What it takes to be an effective teacher essential teaching skills
What it takes to be an effective teacher in the year 2010 and beyond.
Kylie Spencer, Jenna Wynd, Kate Williams and
Essential teaching skills required to create productive learning environments, include attitudes, organisation, communication, focus, feedback, questioning, review and closure (Eggen & Kauchak, 2009). To be an effective teacher in the year 2011 and beyond, demonstration of the essential teaching skills will be needed to capitalise student learning.
Positive attitudes in the classroom are a primary element to effective teaching. Examples of characteristics required include enthusiasm, caring modelling and high expectations. These examples all increase students motivation and increase student achievement (Eggen & Kauchak, 2009). Being approachable, knowledgeable and available to student needs will create a positive response from students.
The ability to organise and demonstrate management in the classroom directly relates to preventing management problems and enhances student learning through effective use of instructional time (Eggen & Kauchak, 2009). To be an effective teacher organisation is essential, teachers need to think clearly, make decisions and be punctual. The organisation of the class should be visually and mentally stimulating with opportunities for both group or individual work.
It has been shown that effective communication relates to student achievement and satisfaction (Eggen & Kauchakm 2009). There are four elements to effective communication as stated by Eggen & Kauchak (2009),
Precise language; teacher talk that is clear, simple with appropriate explanations and responds to student questions.
Connected discourse; instruction that is on track and leads to a point.
Transition signals; verbalisation that one idea is ending and the beginning of another.
Emphasis; cues that warn students to important information.
Throughout a lesson the use of stimuli by teachers helps maintain attention. This can be in the form of a picture, object, or model. The classroom should be visually and mentally stimulating without being distracting and losing student focus.
Is the information received by a student, to provide knowledge of the accuracy of their work. It can be through praise, where important detail should be taken to use effectively, or written feedback, that may be used in response to a formal assessment (McMillan, 2011).
The use of questioning is a applicable tool for initiating class discussion. With practice and effort effective questioning can be mastered. Characteristics of effective questioning include questioning frequency; number of questions during a lesson, prompting; additional questions to arrive at an appropriate response, equitable distribution; equal calling on students and wait-time; the silence before and after calling on a student (Eggen & Kauchak, 2009).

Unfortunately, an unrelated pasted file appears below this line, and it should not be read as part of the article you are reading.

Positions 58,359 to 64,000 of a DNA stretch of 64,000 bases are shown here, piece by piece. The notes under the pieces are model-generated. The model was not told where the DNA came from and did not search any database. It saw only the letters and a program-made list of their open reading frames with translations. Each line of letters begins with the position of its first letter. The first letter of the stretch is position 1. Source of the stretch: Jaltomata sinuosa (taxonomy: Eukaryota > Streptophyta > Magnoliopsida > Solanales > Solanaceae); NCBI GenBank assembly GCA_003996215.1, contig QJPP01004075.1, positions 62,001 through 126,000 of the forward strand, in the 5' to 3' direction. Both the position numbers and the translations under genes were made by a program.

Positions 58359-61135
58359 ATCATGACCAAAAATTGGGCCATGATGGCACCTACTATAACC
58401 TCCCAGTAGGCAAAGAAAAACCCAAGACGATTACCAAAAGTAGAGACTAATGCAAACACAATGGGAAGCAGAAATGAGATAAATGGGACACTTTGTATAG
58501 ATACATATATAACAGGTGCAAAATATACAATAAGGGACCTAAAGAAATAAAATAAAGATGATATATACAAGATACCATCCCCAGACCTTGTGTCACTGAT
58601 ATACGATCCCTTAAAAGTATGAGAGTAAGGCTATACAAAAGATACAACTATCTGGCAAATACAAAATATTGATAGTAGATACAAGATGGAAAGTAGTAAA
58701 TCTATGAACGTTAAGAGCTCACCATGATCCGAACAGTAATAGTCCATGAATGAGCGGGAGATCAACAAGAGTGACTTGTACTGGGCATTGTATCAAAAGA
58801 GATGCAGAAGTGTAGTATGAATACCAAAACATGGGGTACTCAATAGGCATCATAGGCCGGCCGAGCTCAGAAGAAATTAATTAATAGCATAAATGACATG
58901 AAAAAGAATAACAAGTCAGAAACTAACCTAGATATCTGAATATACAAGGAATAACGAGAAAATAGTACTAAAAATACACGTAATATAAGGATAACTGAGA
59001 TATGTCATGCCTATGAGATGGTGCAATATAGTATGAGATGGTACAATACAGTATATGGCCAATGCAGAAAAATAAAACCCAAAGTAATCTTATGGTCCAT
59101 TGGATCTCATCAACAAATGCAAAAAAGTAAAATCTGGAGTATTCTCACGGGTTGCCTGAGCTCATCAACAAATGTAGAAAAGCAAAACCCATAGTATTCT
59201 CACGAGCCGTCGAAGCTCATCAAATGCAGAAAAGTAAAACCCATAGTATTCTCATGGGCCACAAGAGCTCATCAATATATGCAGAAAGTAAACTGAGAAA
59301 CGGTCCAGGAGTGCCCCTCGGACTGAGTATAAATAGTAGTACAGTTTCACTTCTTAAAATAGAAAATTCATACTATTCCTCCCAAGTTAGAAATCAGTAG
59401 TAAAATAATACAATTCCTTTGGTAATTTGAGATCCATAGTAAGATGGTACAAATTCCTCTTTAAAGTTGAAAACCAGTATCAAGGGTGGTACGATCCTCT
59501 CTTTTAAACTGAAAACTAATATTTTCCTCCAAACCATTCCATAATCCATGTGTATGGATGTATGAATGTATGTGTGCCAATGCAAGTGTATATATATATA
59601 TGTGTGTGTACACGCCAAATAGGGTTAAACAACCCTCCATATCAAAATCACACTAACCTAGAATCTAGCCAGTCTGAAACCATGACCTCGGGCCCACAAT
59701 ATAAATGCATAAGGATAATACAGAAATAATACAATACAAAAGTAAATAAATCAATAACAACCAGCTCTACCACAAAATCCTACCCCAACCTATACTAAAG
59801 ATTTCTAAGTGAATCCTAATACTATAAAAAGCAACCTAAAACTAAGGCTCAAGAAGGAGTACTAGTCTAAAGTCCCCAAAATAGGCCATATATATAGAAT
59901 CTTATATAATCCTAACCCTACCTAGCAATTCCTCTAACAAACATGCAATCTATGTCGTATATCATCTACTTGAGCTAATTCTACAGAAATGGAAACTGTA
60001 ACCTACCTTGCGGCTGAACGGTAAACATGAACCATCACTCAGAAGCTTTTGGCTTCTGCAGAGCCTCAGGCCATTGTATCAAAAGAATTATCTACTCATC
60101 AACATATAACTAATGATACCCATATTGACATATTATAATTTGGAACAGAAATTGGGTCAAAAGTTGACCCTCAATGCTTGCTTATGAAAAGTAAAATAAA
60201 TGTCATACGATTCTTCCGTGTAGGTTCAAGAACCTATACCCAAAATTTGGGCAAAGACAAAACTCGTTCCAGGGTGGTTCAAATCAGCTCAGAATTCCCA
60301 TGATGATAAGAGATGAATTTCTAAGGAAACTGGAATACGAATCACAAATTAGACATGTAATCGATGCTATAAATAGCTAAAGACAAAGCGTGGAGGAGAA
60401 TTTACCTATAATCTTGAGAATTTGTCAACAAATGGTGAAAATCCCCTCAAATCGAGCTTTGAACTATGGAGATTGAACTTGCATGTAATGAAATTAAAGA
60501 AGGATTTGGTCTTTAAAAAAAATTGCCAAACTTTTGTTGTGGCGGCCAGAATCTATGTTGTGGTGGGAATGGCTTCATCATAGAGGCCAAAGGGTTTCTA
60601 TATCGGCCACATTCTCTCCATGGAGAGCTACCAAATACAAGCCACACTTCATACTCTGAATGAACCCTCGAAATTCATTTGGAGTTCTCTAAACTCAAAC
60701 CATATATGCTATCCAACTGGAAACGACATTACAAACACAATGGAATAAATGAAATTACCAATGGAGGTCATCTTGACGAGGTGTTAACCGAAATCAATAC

Review & Closure
Reviewing is the revision of what has already been learned to what is going to be learnt next. This method can activate what prior knowledge is needed to understand the current material. Closure is the reviewing that takes place at the end of a topic, this organises what students have learnt and brings different subject matter together.
Future teaching strategies
Productive classrooms of the future may involve greater use of group, class discussions to maximise learning for students through more creative means of assessment. Where class interaction will engage students and guide them to construct understanding which makes sense to them (Eggen & Kauchak, 2009) and develop lifelong learning skills. Teachers of the future will continue with the essential teaching skills needed to be effective teachers, the possibilities of outside distraction during class will grow, due to technology. Greater use of interactive online devices and motionless activity will isolate and limit face to face communication, the encouragement of group work, will both, maximise learning for students and benefit students through increased socialisation (University of Sydney, n.d.).
Eggen, P. & Kauchak, D (2009) Educational Psychology – Windows on classrooms (8th ed) – Pearson International edition, New Jersey: Pearson Education
McMillan, J.H. (2011). Classroom Assessment: Principles and Practice for Effective Standards-Based Instruction. Fifth Edition. Boston: Pearson.
University of Sydney. (n.d), Benefits of group work. Retrieved from http://sydney.edu.au/education_social_work/groupwork/docs/BenefitsOfGW.pdf